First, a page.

One of the facts of life in this business (maybe all businesses) is that of repeating questions and the most common questions we get are about watering. Sometimes people don't even know their question is about watering!

In training our own staff to water the most important instruction we give is that you have to make a judgment first before you water. I am sure (I hope!) that at the outset this appears to be a daunting task. Every plant in the garden centre must be checked and a judgment made about its level of dryness along with factoring in how long it will be before you might be able to check them again. Once that decision is made the next part is easy …. apply sufficient water to saturate the soil. 

How do you know when the soil is dry enough to water? That comes with experience but our rule of thumb is the water them just before the point of wilting. As you observe the reaction of any plant as the soil dries you will be able to predict that point. Like so many things in gardening their is no substitute for experience. Judgment > apply water if needed > repeat. 

The reason that you need to let the soil dry out is that the roots need oxygen derived from the air. Water holds less oxygen than air and if the roots are saturated for too long a period of time they will start to die from a lack of oxygen. 

If you let the plants dry out to the point of wilting for too long a period of time you will start to desiccate the fine root hairs that are so valuable in increasing the surface area of the roots. Back to my our own staff. In training we always take plants out of pots and look at the roots with a magnifying glass (see image from above). When you do that you will see many fine hairs and it is very easy to see how they could be susceptible to being damaged from drying out. 

Once you damage those fine root hairs from either over-watering or under-watering the result is the same. The plant no longer has sufficient root system to support its top growth. As with many statements of "fact" there is a qualifier. Plant top growth tends to match the root system other wise the plant would not be able to take up enough water and nutrients. It seems like common sense but in fact conditions can arise that  will make a plant ill-prepared for the conditions it is facing. If a plant has come out of a greenhouse it has likely been a very humid environment. Once moved outdoors it will be subjected to very different conditions. The plants root system may not be prepared for the differing conditions and the plant may wilt even with wet soil. Remember my rule before was a "rule of thumb" ….this is the exception. What you can do to help the plant adapt is give it some shade and/or a bit of a misting to increase the humidity around the plant so it is not giving off as much water from its foliage (transpiring). Once it has larger root system capable of doing the job your special treatment can end.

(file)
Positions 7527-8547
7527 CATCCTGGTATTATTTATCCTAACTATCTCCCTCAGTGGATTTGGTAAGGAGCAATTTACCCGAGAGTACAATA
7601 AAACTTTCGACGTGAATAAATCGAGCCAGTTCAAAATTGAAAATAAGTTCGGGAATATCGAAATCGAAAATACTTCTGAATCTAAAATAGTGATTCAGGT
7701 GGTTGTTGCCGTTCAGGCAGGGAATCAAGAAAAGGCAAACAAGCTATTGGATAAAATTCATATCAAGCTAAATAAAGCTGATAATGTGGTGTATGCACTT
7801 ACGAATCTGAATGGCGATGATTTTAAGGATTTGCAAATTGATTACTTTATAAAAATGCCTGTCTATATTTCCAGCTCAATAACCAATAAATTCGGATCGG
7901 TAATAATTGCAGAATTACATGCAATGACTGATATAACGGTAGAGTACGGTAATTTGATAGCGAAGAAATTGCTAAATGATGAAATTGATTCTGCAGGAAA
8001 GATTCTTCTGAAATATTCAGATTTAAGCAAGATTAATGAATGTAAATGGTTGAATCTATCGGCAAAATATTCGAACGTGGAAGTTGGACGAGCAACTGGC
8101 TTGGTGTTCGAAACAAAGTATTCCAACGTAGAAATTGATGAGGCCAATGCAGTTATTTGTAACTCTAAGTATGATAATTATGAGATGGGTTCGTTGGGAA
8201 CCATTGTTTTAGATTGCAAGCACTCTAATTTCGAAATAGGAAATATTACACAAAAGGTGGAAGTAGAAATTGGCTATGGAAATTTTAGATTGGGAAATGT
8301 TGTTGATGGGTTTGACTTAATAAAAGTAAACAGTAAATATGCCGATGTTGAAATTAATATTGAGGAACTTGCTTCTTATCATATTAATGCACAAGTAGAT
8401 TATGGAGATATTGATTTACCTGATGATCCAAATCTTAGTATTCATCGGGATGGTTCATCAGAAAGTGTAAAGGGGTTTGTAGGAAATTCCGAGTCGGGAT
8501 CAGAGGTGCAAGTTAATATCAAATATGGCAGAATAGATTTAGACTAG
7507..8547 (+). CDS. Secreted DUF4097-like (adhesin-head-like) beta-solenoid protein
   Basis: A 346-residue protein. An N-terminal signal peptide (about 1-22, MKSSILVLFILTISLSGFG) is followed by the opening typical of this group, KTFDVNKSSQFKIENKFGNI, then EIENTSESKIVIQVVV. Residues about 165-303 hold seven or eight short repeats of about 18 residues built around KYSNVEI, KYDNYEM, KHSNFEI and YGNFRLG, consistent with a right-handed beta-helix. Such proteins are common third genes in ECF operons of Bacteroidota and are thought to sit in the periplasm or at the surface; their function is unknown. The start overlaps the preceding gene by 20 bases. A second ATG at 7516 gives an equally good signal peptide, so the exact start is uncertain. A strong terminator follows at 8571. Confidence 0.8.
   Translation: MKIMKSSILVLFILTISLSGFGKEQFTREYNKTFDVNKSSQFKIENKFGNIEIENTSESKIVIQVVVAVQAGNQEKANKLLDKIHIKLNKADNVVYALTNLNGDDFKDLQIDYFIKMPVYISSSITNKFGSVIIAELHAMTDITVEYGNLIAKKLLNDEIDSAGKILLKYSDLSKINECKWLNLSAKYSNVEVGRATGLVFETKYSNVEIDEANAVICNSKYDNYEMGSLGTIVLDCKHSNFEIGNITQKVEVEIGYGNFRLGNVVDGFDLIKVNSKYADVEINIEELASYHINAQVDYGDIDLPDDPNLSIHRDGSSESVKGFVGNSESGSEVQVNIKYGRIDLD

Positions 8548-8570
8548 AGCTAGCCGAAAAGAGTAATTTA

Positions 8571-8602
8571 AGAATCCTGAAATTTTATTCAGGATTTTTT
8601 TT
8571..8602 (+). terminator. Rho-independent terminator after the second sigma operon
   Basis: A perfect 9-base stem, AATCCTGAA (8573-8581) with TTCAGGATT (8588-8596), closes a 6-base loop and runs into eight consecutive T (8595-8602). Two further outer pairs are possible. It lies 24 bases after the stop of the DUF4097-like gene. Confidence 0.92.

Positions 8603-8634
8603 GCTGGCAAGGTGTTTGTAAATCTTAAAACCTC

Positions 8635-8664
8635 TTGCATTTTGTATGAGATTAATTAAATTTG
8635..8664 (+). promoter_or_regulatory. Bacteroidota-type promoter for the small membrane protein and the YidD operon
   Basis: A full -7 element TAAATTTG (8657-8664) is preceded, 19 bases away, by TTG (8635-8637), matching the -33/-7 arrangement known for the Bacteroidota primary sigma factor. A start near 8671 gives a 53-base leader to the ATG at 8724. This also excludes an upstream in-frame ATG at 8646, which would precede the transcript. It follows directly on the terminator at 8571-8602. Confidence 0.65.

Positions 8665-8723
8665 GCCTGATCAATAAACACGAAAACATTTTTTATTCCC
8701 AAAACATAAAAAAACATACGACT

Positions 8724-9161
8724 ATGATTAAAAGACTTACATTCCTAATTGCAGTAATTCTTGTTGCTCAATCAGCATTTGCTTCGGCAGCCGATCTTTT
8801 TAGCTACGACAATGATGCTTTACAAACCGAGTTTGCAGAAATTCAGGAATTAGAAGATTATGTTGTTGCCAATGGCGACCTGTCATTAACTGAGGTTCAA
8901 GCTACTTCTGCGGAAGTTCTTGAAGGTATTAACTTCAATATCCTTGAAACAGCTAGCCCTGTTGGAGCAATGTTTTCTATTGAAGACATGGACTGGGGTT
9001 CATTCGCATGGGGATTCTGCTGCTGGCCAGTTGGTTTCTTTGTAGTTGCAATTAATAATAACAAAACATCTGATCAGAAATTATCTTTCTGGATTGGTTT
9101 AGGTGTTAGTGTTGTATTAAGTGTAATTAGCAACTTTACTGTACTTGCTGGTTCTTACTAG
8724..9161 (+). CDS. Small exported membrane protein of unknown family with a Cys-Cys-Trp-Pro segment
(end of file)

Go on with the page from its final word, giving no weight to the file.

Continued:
What is the most common question we get? " How often should I water it?".  If you understand what I have written above then you know that the answer to that question is a complex one and that you cannot water on a schedule. You should check your plants on a schedule . I think Yoda said in Star Wars "Water not Luke, check"….or words to that effect!

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